2 Peter 3
But doesn’t 2 Peter 3 say the opposite, that the world will be destroyed? Good question, but no! 
1) The passage is apocalyptic in style and should be read that way. Peter employs familiar apocalyptic formulas; referring to judgement as a day of fire and destruction, and making parallels with OT e.g’s of judgement.  The final judgement will be like  the judgement in Noah’s day (2 Peter 3.5-7). What happened to Noah’s world? It was profoundly judged but never destroyed.

2) The word for ‘destroy’ (katakaio) in v.10 is unreliable and most probably a latter addition to the text. The earlier, and far more reliable manuscripts use the word ‘to discover/find’ (heurethesetai). This fits the apocalyptic tone of 2 Peter 3, and also a great deal of apocalyptic language in Scripture that uses fire language to refer to God’s judgement. Here, as in 1 Cor 3, I think, the fire of judgement is a revealing or a discovering of the true nature of the earth.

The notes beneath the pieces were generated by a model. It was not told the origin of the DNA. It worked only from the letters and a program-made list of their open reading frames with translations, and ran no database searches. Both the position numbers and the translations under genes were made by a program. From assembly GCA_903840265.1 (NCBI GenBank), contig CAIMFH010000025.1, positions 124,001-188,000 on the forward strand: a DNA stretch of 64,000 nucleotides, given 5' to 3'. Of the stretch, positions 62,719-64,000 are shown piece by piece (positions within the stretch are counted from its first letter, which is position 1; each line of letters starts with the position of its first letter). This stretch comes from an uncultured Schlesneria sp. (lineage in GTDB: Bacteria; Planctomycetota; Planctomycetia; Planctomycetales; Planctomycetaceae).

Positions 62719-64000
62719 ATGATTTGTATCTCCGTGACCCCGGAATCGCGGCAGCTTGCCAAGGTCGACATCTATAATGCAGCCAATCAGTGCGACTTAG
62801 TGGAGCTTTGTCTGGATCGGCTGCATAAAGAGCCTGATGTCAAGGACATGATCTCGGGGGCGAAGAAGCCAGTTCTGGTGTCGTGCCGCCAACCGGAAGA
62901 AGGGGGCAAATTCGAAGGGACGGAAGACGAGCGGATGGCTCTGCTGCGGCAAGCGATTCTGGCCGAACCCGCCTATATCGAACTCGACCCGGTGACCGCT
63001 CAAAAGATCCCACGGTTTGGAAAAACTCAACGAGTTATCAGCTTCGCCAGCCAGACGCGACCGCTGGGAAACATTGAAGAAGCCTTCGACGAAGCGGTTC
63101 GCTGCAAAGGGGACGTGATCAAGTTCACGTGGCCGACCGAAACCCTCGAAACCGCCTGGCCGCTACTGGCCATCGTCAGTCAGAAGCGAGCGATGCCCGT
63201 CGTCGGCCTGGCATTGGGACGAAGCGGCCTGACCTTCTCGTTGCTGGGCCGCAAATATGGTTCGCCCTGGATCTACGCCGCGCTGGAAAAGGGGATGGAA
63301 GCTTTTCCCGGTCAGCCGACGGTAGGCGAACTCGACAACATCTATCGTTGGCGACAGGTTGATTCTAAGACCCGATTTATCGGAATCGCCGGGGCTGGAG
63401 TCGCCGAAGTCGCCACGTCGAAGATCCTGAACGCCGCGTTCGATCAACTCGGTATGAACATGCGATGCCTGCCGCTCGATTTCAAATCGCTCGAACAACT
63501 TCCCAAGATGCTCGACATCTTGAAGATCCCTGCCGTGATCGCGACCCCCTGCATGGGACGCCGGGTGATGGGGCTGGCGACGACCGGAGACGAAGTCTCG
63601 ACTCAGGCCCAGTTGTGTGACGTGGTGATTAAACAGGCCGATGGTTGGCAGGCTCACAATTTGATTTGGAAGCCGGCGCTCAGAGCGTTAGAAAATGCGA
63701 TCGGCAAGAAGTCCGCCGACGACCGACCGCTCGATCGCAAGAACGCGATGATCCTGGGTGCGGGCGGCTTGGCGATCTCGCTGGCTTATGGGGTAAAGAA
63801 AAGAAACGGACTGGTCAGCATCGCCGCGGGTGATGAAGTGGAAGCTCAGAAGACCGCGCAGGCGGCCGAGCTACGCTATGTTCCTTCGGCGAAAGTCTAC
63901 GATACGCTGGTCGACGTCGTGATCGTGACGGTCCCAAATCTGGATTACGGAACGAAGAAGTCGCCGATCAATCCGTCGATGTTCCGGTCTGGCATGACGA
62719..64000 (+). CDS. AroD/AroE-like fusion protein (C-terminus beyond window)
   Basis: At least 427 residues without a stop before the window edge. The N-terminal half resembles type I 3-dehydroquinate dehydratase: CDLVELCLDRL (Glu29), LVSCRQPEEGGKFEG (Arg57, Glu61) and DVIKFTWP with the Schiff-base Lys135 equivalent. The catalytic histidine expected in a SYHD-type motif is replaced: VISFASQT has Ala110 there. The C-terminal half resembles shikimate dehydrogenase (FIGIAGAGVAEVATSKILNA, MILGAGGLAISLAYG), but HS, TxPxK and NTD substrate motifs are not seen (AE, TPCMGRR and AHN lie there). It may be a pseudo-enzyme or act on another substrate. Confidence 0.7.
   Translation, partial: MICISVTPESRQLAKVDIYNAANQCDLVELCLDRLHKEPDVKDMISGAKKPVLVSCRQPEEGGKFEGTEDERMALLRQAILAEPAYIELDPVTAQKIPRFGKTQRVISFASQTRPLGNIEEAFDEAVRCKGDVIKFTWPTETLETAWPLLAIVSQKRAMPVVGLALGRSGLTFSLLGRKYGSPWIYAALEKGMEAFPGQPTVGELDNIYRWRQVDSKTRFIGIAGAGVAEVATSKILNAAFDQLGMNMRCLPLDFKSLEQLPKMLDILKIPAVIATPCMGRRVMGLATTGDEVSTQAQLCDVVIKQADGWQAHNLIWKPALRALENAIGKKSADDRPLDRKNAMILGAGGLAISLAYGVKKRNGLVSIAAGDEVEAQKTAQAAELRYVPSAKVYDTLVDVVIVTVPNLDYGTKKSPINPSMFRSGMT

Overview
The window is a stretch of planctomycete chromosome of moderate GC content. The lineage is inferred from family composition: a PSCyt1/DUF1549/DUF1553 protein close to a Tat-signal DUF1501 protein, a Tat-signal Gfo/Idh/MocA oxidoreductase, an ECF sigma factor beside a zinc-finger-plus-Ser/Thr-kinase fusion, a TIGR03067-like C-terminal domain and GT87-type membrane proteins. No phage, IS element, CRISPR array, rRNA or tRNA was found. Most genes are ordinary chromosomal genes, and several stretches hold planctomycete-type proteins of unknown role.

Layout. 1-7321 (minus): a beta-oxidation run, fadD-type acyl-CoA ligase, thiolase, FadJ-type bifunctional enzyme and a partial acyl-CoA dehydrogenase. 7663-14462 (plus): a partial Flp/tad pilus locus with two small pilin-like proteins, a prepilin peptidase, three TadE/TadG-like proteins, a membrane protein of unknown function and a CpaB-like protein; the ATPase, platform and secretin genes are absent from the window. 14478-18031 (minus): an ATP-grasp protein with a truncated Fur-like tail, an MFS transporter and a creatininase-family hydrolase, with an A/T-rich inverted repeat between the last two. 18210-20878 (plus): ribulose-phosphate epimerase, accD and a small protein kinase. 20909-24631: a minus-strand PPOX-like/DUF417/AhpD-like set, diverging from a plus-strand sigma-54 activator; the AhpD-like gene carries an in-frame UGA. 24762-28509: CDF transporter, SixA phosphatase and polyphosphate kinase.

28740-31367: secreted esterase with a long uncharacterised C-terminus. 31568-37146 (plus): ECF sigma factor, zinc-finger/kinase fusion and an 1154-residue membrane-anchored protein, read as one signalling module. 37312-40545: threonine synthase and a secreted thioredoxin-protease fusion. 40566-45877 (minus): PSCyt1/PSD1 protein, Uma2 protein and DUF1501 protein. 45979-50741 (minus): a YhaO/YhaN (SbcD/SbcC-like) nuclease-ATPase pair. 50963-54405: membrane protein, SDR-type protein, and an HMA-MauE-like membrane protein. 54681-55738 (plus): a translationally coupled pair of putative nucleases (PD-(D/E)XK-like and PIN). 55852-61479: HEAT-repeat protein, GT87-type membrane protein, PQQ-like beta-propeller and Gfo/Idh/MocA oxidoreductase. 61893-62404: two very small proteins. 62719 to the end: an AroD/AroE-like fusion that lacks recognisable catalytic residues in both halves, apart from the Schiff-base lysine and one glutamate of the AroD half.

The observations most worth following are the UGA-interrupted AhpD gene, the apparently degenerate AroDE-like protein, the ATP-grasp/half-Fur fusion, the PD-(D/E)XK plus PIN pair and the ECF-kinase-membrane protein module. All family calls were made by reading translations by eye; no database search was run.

3) If we take the later manuscripts and go with the destruction language and interpret it literally, then there are further problems. 2 Peter 3.7 uses the same word again to refer to the ‘destruction of ungodly men’ – that sounds a lot like annihilationism  to me. Something most advocates of the ‘destruction of the earth’ view wouldn’t touch with a ten foot pole! 
(for a much more sustained and thoughtful reflection on these vv check out Byron Smith’s series from 2006).
So what?
If Scripture speaks more about a renewal of the earth rather than a destruction of it then we have a real responsibility to care for it. We too often diochotomise evangelism and acting on a concern for the world, be that social justice or environmental action. This is dangerous territory, not taking into account the holistic nature of Jesus’ physical resurrection. If Christians don’t fulfill the role of humanity to reflect God’s rule over the earth, as it is reaffirmed in his risen body, who will? 
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O’Donovan on the resurrection

Posted in Uncategorized with tags , , , on May 5, 2010 by stephengardner

This is a beautiful quote from O’Donovan on the power of the resurrection to rescue what was lost, to give life to what was dead and to recreate what had been uncreated: